Much like an art gallery, this book is all about its illustrations. Most of these fall under the same spell. There is a foreground view of a planet’s surface (or other such body floating in space). Sometimes the landscape is littered with human artifacts or other alien artifacts. However often it is devoid of life altogether, much like a graveyard. ‘Above’ the surface, orientation of course being very relative, swirls a supernatural ether. ‘Day’ time views (again time being relative) have ghostly perspectives of familiar or quite unusual planets and asteroids whispering into or out of the ether. Night views are clear, without an obfuscating atmosphere, but don’t expect to see recognizable constellations. For example with Alpha Centauri in near proximity, patterns of other stars are quite original. Though the authors use this same spell to weave their magic many times over, each resulting visage is compelling and intriguing in its own right.
And with the universe as the subject matter there is no lack of material. In a similar manner to most astronomy books, this one starts with views of the Earth’s moon and then it soars out. Mars has extensive coverage. Following this are the remaining planets of the solar system and/or their asteroids. Most astronomy books don’t include pictures of surfaces hereafter as even Pluto hasn’t had any significant imaging done of its surface. But here is perhaps where Hardy and Moore excel. Rather than restricting themselves to well known visages, they push a reader into the unknown. There is an Algol-type binary where a small blue white star can be seen scavenging material from its neighbour orange giant. Or, one can see a city which is lit up at night by the glow resulting from a nearby globular cluster. Perhaps no images like these exist anywhere, but perhaps they do, and this speculation adds to the impact of each artwork. Maybe in hundreds of years such an image will be viewed by people or by a robotic probe. Until then we will have to rely on the skills of imaginative seers like Hardy and Moore to bring us such pleasurable treats.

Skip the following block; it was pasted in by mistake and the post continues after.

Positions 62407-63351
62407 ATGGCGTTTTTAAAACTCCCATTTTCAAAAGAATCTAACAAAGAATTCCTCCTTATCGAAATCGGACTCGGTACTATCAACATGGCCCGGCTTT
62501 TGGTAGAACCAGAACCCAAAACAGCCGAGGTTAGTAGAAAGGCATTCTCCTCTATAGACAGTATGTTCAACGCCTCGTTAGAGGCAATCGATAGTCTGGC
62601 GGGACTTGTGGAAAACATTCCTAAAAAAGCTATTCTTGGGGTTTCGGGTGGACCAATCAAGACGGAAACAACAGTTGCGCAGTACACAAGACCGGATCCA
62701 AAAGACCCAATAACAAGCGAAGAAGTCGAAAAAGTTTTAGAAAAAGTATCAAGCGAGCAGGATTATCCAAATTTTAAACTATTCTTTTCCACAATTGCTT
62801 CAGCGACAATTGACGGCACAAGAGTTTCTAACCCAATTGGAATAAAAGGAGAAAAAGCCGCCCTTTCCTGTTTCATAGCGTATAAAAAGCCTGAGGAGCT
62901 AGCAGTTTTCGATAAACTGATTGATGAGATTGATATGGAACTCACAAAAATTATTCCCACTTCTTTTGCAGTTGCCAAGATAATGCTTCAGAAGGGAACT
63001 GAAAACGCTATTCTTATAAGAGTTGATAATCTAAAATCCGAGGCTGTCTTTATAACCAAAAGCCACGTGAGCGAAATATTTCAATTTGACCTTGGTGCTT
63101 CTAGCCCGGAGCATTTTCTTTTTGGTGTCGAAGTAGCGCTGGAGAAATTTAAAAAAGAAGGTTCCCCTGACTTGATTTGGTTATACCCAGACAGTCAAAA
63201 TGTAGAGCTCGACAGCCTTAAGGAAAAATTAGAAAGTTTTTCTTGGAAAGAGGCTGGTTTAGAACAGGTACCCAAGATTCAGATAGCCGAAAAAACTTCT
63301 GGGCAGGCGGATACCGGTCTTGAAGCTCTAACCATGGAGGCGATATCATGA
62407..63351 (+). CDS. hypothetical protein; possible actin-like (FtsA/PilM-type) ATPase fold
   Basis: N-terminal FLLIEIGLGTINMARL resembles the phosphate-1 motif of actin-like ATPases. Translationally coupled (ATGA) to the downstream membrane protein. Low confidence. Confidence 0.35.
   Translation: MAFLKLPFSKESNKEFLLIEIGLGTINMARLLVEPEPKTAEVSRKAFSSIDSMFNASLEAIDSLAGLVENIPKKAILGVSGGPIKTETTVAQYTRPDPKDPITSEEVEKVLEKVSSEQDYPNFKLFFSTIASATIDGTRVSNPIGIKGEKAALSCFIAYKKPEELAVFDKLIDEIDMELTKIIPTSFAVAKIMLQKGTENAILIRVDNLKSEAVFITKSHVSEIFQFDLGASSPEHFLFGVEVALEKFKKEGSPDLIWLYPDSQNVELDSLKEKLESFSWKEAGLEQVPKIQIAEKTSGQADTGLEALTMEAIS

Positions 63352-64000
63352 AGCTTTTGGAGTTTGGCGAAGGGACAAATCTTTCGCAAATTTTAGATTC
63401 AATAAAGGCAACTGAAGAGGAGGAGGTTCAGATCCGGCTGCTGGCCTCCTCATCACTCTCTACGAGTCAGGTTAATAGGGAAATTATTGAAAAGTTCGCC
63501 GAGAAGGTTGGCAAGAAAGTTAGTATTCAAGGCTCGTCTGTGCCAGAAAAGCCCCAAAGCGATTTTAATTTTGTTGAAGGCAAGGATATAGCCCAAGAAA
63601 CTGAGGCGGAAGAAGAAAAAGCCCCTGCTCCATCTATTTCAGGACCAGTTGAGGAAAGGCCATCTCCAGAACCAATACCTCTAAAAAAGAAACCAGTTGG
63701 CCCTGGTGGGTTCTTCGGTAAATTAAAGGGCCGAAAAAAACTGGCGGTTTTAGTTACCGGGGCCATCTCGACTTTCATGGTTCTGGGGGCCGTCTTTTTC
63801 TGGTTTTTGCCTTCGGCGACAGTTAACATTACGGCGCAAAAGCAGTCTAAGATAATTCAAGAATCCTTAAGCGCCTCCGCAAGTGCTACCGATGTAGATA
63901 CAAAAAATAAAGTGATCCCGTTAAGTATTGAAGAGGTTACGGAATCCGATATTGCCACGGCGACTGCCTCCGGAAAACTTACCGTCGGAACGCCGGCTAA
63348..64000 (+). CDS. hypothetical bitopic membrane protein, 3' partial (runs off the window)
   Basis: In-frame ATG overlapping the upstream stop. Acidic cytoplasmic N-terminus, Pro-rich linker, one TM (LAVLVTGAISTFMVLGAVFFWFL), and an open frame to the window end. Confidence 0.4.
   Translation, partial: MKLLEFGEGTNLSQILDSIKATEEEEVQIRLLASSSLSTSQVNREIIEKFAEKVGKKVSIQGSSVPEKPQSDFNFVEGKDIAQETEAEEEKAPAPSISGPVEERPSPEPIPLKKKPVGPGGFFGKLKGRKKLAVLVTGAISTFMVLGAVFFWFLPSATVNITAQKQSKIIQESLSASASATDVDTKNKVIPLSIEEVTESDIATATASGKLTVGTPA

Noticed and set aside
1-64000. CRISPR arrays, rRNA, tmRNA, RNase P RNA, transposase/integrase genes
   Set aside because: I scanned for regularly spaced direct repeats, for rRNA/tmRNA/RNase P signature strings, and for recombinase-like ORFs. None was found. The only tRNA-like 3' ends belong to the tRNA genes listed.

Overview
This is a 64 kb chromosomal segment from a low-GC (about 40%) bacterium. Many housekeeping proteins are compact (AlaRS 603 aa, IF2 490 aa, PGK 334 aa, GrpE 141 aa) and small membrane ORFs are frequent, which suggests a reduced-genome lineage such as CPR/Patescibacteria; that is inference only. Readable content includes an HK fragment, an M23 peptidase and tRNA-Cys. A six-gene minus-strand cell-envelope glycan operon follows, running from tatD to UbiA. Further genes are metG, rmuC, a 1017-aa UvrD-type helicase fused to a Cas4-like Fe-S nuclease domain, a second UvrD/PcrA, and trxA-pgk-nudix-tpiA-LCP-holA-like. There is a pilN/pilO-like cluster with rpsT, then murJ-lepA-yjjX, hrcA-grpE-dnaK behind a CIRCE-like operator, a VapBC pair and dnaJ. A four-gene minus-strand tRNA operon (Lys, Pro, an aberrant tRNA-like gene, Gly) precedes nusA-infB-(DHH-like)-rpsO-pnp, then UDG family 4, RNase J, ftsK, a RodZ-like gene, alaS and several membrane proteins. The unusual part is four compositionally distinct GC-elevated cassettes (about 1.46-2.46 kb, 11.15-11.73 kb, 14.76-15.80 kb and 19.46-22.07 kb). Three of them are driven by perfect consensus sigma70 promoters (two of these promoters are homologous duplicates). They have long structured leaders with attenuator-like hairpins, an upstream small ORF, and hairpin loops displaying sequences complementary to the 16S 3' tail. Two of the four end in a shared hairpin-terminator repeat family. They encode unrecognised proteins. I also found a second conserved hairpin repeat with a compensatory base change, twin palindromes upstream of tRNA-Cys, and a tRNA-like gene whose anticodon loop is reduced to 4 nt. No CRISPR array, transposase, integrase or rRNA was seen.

The title itself is a bit misleading, but no deception is intended. The theme of this book is to provide images of what might be seen by future travels, hence futures is in the title. Hardy and Moore first conceived the idea of making an illustrated book of space art in 1954. Hence 50 years is in the title. They did complete a similar venture in 1972 and again in 1978. However, for the most part, this book contains original space art based on up to the date (mid-2003) space science. The final phrase of the title, that is, the challenge of the stars, is not the challenge of making the illustrations, but more the challenge to send people to view them. Here lies one of the main reasons for the authors to prepare another space art book. That is, they wanted to further encourage people to explore space. They believe that there is a real chance that our current opportunity may slip out of our grasp and not return for a very long time. And there is no deception on their belief in this.
There are a number of pleasantries for me, in reading this book. It is non-partisan. There are no flags, no corporate logos and no sales pitch. I also like the author’s ability to step outside the box of predefined life systems. For instance, one sees oxygen-filled sacs that are alive and congregate into rafts or mature into free floating spheres. All imagines have annotations and fall within a chapter of related prose so you always know the subject of the image. Missing however, is a description of how they translate hard scientific data into images. This information would have lent authenticity to the displayed views.
Allowing an artistic mind to travel the realms of space should always result in surreal results. With David Hardy driving the illustrations and Patrick Moore co-piloting via the prose, a reader gets a visual treat that is not so much a trick as just a well thought out gallery of space art. If you are curious about what an asteroid might look like at the moment it strikes the Earth’s surface or see the birth pangs of a new star, then Futures – 50 Years in Space, The Challenge of the Stars is for you.
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Review by Mark Mortimer